The amount committed by ‘donor’ governments for the HIV/AIDS response in low and middle income countries fell for a second consecutive year, a new report shows.
The annual report by the Kaiser Family Foundation and UNAIDS, “Financing the Response to AIDS in Low- and Middle-Income Countries: International Assistance from Donor Governments in 2013“, shows that donor governments committed US$8.1 billion dollars in new funding, compared to $8.3 billion in 2012.
Actual disbursements in 2013 increased by 8% to $8.5 billion, as funds committed in earlier years were spent.
The report largely attributes this increase to the accelerated release of past commitments by the United States, but notes that more recent U.S. budgets have committed fewer resources for this purpose.
The report analyses spending by governments who are members of the Organization for Economic Co-operation and Development’s Development Assistance Committee, and examines bilateral assistance to low- and middle-income countries and contributions to the Global Fund, as well as UNITAID.
Canada, Italy, Japan and the Netherlands all decreased funding in 2013, although the Netherlands dip reflects a shift from bilateral funding to Global Fund support.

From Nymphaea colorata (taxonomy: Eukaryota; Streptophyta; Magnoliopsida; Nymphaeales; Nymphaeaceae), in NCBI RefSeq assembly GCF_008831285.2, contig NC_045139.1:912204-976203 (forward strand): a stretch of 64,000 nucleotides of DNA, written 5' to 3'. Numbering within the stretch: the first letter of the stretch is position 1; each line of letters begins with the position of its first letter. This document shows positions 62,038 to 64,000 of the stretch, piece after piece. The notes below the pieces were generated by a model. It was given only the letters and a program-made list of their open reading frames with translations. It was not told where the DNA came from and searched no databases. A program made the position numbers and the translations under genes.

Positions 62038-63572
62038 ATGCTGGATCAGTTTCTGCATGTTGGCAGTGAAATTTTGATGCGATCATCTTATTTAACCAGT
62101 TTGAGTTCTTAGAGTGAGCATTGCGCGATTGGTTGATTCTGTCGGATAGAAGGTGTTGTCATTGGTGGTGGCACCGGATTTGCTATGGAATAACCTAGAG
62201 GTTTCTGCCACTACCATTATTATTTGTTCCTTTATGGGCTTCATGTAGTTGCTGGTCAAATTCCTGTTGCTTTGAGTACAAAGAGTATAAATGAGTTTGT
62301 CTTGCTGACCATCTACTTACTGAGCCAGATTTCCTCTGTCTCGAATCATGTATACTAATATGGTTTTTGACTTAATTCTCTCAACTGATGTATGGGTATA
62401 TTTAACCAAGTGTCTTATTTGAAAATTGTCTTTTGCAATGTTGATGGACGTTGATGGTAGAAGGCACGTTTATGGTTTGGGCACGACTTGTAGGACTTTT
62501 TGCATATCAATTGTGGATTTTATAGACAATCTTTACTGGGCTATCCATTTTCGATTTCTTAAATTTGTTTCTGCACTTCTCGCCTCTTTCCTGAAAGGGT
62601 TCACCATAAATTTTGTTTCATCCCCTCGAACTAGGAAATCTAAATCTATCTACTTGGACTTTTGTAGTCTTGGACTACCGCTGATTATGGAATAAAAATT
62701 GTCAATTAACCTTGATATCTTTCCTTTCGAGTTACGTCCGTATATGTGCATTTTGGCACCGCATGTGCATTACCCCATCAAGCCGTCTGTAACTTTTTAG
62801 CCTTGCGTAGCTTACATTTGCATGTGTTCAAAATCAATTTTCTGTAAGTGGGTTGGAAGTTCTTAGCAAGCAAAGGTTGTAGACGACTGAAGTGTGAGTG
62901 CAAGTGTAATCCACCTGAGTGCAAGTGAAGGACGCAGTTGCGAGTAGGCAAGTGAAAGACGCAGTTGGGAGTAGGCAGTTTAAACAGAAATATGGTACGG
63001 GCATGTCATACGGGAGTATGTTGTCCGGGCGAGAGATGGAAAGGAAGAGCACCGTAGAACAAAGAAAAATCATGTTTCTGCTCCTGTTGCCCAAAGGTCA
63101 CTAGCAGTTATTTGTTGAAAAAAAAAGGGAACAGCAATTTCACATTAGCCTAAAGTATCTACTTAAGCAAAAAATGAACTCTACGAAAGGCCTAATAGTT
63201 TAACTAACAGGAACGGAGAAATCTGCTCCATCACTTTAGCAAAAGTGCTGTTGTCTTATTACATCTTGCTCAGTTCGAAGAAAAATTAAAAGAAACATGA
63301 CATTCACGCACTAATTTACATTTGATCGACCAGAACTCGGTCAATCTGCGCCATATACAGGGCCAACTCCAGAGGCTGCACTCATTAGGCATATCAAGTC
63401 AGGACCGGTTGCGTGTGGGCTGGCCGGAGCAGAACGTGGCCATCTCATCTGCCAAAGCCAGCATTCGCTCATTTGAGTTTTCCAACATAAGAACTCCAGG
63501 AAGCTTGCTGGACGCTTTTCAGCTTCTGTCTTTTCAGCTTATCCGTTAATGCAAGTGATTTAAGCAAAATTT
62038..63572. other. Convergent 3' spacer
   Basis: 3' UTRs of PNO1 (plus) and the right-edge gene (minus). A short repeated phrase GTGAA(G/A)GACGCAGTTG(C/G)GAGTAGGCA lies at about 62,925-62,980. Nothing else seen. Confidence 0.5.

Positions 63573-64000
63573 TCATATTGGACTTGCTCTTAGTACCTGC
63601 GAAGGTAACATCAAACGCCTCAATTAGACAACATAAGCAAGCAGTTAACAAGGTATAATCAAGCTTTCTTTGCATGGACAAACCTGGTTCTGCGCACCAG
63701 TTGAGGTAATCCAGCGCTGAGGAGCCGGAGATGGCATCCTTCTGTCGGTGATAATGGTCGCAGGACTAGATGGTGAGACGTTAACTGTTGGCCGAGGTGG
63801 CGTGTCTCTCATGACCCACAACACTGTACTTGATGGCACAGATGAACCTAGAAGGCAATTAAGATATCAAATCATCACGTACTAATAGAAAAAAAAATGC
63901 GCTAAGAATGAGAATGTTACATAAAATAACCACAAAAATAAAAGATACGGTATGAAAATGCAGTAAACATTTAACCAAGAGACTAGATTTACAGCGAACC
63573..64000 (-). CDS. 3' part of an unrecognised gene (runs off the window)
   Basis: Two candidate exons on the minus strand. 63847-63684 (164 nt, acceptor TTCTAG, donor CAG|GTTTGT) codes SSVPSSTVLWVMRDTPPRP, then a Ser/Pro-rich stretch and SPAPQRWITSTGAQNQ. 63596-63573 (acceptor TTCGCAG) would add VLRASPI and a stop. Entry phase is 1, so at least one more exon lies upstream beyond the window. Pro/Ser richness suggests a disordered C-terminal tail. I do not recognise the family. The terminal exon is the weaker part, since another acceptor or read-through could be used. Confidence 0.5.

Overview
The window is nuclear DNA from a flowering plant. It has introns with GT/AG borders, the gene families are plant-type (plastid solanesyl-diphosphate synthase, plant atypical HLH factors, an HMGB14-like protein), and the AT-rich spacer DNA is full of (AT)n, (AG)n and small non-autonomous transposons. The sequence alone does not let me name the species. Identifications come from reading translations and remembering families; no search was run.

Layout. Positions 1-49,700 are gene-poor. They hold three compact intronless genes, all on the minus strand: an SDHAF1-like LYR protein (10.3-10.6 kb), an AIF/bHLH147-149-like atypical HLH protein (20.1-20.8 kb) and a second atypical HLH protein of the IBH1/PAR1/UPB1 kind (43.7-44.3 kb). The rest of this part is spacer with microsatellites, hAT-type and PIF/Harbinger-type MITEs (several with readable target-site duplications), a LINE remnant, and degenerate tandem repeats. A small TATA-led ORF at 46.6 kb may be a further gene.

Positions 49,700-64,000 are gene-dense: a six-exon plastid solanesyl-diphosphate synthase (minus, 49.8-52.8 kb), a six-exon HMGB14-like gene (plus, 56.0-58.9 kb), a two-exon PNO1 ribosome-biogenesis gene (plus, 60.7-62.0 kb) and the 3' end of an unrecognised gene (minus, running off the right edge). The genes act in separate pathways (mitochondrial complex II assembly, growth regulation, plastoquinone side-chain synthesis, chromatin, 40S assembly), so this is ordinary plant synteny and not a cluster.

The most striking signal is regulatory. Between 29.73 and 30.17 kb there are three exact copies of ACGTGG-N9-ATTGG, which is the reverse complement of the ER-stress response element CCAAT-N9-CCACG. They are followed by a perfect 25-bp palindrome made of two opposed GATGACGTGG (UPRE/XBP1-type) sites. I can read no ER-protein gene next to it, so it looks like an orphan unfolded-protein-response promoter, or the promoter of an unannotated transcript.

Funding remained flat for five other donor governments: Germany, Ireland, Norway, Sweden, and the European Commission.
The United States accounted for nearly two-thirds (66.4 percent) of total disbursements (bilateral and multilateral) from donor governments. The United Kingdom was the second largest donor (10 percent), followed by France (4.8 percent), Germany (3.4 percent), and Denmark (2.3 percent).
RethinkHIV is a consortium of senior researchers from London School of Hygiene & Tropical Medicine, Imperial College London, Harvard School of Public Health, Centre for the Study of African Economies and Blavatnik School of Government at Oxford University.
The consortium will evaluate new evidence related to the costs, benefits, effects, fiscal implications, and developmental impacts of HIV interventions in sub-Saharan Africa, in order to maximise contributions to the fight against HIV there.
The aim of RethinkHIV is to find ways of creating, optimising, and sustaining fiscal space for domestic HIV investment, as well as exploring long-term, sustainable national and international financing mechanisms. RethinkHIV is funded by RUSH Foundation.